Hey all! Since I'm not seeing very many threads about the winter storm that us north-easterners have just suffered, I've decided to make a thread
showing some of the destruction that the storm left in its wake. I'm assuming the lack of threads is due to many people still being without power, as
large parts of the northeast are still crippled and without power. Throughout this post, I will narrate some of the pictures I've taken over the past
44 hours that I haven't had power.
The morning of the storm (Saturday, October 29), my sister and I went to work. It hadn't started snowing yet, and it was a beautiful blue-skied day.
We work in a grocery store (she's a cashier, and I'm a cashier department head) and when we got there, it was absolutely packed. Usually, when a
meteorologist even whispers the word 'storm', it gets insanely busy. However, it was more than just insanely busy. Shelves were emptying, and it was
hard to move around the store. While I cannot say what our sales were, by noon we had already passed our average daily sales. A few hours later, and
we had already doubled how much we sell on our normal busy weekend days. When it finally started to snow (around 2pm), the store began to slow down,
and a few hours later we barely had anyone shopping.
My sister and I got off work the same time, and left for home (13 miles away). The streets were barely plowed, and there were branches blocking off
half of the road every few minutes. We were fortunate to be behind a snowplow, as it was very slick out, and the roads are very curvy anyways.
As you can see, half of the road isn't even plowed.
And parts of the road were blocked by tree branches, most of which the plows pushed off the roads when they weren't too big. Other branches, weighed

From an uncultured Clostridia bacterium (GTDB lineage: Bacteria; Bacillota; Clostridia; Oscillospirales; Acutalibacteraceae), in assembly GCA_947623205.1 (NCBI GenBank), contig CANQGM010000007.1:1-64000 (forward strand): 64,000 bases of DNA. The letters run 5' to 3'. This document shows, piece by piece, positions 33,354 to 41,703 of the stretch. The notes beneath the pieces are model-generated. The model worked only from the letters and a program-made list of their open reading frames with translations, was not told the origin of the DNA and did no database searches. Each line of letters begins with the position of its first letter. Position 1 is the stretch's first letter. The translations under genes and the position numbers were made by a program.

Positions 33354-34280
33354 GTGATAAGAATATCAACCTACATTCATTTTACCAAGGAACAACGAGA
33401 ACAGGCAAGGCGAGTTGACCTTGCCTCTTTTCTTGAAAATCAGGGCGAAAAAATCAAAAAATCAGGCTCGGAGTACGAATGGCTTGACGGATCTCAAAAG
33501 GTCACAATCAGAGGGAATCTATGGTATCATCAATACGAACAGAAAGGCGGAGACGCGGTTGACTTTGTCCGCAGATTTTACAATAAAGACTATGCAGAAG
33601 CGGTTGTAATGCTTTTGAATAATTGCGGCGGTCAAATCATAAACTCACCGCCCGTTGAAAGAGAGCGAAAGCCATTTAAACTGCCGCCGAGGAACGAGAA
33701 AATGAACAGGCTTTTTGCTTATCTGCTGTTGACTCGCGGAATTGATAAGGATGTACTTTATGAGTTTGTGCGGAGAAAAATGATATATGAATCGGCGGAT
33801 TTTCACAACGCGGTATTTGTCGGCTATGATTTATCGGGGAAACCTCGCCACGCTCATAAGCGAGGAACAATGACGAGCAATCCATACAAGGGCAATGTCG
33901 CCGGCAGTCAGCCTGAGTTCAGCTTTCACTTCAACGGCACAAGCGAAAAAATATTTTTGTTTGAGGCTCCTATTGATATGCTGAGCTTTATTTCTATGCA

down by the weight of the leaves, hung over the side of the road, causing drivers to swerve to avoid hitting them.
That night, around 8pm, we lost power. The next morning, we awoke to a large accumulation of snow:
We decided to go out and see if there were any gas stations open, and the whole way, there were a lot of trees blocking the roads, with small paths
around them to drive through.
We passed quite a few homes that were largely affected by the falling trees:
When we finally got to the gas station (a 30 minute drive that usually only takes 10), we began to realize the impact of the snow storm, and how gas
was quickly turning into a precious resource (not that it isn't already). As I'm posting this, there's a 3-hour wait time to get gas, and only 7
gallons per customer.
On our way back, I managed to get some pictures of the culprits behind the power outages:
Two large, and very much alive, trees fell down in our back yard, which we're currently cleaning up:
At least the cats are having fun.....
Well, ATS, I hope this has opened your eyes to some of the devastation up here, since the MSM is doing a very poor job of it at the moment (I see lots
of OWS and political drama in the headlines, and a very small part dedicated to the northeast).
There are still hundreds of thousands without power, grocery stores and gas stations selling out, and towns completely shut down. Thankfully my small
western MA town has a lot of energetic individuals with chainsaws, so our roads are cleared and safe to drive on. But those who are stuck in their
homes still need the thoughts and prayers of the rest of the nation as we try to recover from what apparently doesn't warrant federal disaster aid,
despite the fact that utility crews from as far as Texas are coming up here to aid in the recovery.
Thank you for reading this post! I must now go take a nice, warm shower (a luxury I have not enjoyed in a few days).